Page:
Implement more granular locks for a Singleton scope in Guice.

Now when you can create two independent singletons using
the same injector in different threads.
This make it easy to create scopes creating singletons using
thread pools with all the concurrency being done by Guice.
As a nice side effect Singleton scope is no longer treated
specially in Guice codebase.

The obvious problem to solve is potential deadlocks:
A requires B, B requires C, C requires A where all are
singletons and all are created simultaneously.
It's impossible to detect this deadlock using information
within one thread, so we have to have a shared storage.

An idea is to have a map of creators' locks and a map
of which threads are waiting for other singletons to be created.
Using this information circular dependencies are trivially
discovered within O(N) where N is a number of concurrent threads.

Important to not that no other deadlock scenarios within
Guice code is introduced as Guice does not expose any
other scopes that can span several threads.

Now it would be possible for
client code to deadlock on itself with two lazy singletons
calling each other's providers during creation.
This is deemed as a non-issue as it is up to the client
to write a thread-safe code.
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Created by MOE: http://code.google.com/p/moe-java
MOE_MIGRATED_REVID=91610630
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tree: 604e25005690d696b2a7ee8ac39273aca98af3b4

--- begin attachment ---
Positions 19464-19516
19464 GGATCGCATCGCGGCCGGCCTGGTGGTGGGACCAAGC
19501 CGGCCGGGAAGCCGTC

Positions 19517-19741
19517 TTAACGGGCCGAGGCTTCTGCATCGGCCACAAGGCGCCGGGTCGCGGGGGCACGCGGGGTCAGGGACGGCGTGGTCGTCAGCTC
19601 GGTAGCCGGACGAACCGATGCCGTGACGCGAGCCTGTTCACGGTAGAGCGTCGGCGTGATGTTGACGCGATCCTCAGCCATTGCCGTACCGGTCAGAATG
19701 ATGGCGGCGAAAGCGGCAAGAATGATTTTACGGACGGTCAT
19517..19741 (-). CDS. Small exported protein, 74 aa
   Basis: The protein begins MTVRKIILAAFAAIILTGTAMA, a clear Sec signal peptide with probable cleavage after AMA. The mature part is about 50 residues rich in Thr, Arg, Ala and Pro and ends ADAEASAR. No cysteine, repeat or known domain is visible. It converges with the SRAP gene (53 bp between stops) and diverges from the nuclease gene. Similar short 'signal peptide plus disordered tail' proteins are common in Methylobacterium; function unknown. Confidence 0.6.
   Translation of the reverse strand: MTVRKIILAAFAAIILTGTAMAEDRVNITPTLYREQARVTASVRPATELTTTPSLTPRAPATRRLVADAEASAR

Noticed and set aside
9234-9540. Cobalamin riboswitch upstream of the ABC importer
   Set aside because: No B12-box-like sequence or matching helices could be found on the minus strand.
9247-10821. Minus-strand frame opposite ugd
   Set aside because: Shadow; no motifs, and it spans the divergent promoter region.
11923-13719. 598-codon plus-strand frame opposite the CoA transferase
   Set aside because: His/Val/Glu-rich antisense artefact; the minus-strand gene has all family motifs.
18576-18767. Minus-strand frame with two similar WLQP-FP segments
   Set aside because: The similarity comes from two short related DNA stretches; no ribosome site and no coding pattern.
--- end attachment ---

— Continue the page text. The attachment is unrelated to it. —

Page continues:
1. .gitattributes
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  6. README.md
  7. bom/
  8. build.properties
  9. build.xml
  10. common.xml
  11. core/
  12. examples/
  13. extensions/
  14. jdk8-tests/
  15. latest-api-diffs/
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README.md

Guice

Now, out in 4.0 Beta5!

Documentation: User Guide, 3.0 javadocs, Latest javadocs
Continuous Integration: Build Status
Mailing Lists: User Mailing List, Developer Mailing List
License: Apache 2.0

Put simply, Guice alleviates the need for factories and the use of new in your Java code. Think of Guice's @Inject as the new new. You will still need to write factories in some cases, but your code will not depend directly on them. Your code will be easier to change, unit test and reuse in other contexts.

Guice embraces Java's type safe nature, especially when it comes to features introduced in Java 5 such as generics and annotations. You might think of Guice as filling in missing features for core Java. Ideally, the language itself would provide most of the same features, but until such a language comes along, we have Guice.

Guice helps you design better APIs, and the Guice API itself sets a good example. Guice is not a kitchen sink. We justify each feature with at least three use cases. When in doubt, we leave it out. We build general functionality which enables you to extend Guice rather than adding every feature to the core framework.

Guice aims to make development and debugging easier and faster, not harder and slower. In that vein, Guice steers clear of surprises and magic. You should be able to understand code with or without tools, though tools can make things even easier. When errors do occur, Guice goes the extra mile to generate helpful messages.

For an introduction to Guice and a comparison to new and the factory pattern, see Bob Lee's video presentation. After that, check out our user's guide.

We've been running Guice in mission critical applications since 2006, and now you can, too. We hope you enjoy it as much as we do.

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